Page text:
Painted dogs

We were extremely fortunate to stumble across a pack of painted dogs (African wild dogs, or hunting dogs) while touring Hwange national park near Victoria Falls in Zimbabwe.  This area is one of the few parks in Africa (in addition to Kruger park in South Africa and in the Serengeti) that is large enough to support a population of these highly social carnivores.

Painted dogs in Hwange national park, Zimbabwe

Easy to miss as they rest in the shade in the afternoon. Their dappled fur blends right in with patches of light and shade.

Unlike the social hierarchy of a lion pride, puppies come first in a painted dog pack.  Adults will regurgitate chunks of food for den-bound pups that are too young to travel, and older pups feed first at a kill.  A “baby-sitter” remains with the puppies while the rest of the pack hunts to ensure their safety from predators like roaming lions which kill (but do not eat) painted dogs wherever they find them.

Painted dogs in Hwange national park, Zimbabwe

Several puppies were playing with each other near the log while older dogs stood guard. 

Painted dogs in Hwange national park, Zimbabwe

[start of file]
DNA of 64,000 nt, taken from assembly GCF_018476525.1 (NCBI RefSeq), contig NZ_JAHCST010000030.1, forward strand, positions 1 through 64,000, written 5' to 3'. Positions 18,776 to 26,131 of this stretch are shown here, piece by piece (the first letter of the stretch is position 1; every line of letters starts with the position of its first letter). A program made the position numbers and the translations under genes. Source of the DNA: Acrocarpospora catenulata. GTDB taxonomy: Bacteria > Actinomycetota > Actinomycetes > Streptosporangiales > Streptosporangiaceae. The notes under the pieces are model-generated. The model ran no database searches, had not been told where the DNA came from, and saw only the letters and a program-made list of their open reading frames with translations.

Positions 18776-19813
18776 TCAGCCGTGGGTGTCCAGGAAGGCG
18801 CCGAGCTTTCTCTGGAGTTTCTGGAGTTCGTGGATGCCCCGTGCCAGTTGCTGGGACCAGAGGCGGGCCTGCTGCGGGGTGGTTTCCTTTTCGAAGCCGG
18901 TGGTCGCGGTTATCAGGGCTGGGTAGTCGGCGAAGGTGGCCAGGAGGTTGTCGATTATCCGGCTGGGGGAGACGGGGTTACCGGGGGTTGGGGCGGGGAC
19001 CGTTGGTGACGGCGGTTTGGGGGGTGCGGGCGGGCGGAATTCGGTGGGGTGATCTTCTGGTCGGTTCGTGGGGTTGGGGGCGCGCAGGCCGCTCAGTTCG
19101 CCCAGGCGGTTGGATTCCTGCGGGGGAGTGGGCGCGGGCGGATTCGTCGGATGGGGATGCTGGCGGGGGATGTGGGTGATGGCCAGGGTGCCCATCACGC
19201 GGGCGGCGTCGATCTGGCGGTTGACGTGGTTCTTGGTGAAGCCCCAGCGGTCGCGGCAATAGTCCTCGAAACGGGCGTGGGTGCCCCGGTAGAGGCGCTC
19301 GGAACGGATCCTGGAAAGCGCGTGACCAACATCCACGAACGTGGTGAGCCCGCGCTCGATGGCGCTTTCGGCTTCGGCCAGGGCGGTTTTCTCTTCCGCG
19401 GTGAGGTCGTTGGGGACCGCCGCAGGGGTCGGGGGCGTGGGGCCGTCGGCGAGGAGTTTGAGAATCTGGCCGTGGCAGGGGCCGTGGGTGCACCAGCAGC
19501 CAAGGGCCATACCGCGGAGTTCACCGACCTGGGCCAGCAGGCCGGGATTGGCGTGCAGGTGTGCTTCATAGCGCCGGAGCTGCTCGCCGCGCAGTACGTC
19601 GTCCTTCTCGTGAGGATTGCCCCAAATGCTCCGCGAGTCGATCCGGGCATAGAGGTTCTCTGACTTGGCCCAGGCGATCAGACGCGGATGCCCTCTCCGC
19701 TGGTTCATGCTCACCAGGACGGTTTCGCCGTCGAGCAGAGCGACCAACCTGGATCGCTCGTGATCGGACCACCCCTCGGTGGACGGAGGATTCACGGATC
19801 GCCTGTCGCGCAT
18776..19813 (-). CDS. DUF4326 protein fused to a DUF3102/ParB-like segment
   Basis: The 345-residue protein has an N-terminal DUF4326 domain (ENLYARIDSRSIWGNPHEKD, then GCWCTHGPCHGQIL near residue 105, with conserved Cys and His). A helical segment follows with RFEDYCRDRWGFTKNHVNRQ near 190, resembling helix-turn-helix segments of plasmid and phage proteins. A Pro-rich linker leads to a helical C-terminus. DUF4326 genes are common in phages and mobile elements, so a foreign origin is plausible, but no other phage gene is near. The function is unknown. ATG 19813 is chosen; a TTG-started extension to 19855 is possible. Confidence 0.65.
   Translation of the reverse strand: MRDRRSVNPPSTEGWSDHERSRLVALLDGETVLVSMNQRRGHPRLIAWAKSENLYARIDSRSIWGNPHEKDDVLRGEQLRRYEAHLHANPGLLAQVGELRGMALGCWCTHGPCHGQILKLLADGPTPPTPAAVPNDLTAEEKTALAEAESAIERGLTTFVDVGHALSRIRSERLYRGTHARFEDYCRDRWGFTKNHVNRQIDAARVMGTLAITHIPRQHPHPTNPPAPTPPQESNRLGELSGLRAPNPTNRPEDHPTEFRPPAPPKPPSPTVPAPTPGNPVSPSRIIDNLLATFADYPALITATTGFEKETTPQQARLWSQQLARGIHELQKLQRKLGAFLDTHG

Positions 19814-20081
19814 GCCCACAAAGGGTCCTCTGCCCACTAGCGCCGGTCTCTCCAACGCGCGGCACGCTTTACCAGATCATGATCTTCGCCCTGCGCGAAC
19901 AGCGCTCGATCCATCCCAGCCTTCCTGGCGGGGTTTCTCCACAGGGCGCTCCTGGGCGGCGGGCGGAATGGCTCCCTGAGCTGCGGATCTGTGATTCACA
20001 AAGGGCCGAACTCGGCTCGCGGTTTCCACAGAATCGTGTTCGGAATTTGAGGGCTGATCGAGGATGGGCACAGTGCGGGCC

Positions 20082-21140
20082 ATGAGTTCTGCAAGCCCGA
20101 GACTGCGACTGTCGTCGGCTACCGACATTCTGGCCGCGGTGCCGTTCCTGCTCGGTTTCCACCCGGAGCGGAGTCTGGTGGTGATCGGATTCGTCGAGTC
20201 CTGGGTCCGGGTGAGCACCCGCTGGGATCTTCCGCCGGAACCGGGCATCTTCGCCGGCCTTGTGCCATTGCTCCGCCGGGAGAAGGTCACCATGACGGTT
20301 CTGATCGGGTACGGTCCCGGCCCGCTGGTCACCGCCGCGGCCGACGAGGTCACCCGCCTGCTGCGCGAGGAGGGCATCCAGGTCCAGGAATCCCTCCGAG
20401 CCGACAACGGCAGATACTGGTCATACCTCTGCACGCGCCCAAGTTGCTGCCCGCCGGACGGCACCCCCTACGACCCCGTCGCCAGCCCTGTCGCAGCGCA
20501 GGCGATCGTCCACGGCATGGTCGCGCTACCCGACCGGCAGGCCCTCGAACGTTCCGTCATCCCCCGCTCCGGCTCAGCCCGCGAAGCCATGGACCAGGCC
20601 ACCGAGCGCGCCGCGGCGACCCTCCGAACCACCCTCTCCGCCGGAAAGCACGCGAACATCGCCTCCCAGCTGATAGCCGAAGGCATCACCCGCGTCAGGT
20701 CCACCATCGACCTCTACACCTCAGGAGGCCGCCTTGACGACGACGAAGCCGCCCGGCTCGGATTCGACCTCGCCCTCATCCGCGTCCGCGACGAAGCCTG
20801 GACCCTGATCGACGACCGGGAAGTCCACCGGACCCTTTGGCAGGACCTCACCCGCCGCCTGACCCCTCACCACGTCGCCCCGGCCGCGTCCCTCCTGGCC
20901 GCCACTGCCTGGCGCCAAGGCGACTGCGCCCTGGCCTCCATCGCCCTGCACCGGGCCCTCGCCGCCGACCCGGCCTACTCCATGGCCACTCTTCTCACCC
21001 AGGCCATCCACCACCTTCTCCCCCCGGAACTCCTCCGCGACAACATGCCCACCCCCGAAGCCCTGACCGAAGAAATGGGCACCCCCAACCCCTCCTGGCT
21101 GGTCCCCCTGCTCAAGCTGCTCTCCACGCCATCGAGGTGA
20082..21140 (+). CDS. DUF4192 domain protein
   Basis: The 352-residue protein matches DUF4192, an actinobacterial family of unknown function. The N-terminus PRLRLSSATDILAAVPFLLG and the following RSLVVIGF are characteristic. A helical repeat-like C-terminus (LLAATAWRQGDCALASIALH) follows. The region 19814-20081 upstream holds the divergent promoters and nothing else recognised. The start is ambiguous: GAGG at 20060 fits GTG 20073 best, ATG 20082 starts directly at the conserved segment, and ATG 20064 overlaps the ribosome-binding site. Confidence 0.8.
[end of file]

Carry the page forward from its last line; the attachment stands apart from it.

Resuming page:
The pups looked about half the size of the adults, but with exactly the same coloration.

Painted dogs once numbered in the hundreds of thousands and could be found in packs as large as 100 individuals in 39 countries, but their numbers have been reduced to about 7000 individuals found in 25 or so countries by poaching, habitat loss, and viral diseases passed along by domestic dogs. A Painted Dog Conservation organization has been monitoring the dogs in Hwange park, collaring some of the dogs to follow their movements.

Painted dogs in Hwange national park, Zimbabwe

A bright orange collar makes them highly visible to us (and othe predators?)

Painted dog conservation project, Hwange park, Zimbabwe

Through anti-poaching patrols, education of young children in the area, and research focused on dog movement, habitat requirements, and prey base, the PDC project has been able to reduce mortality, rehabilitate and release injured individuals, and contribute to the longevity of this endangered species in this area.

Painted dog conservation project, Hwange park, Zimbabwe

You don’t see this road sign every day!

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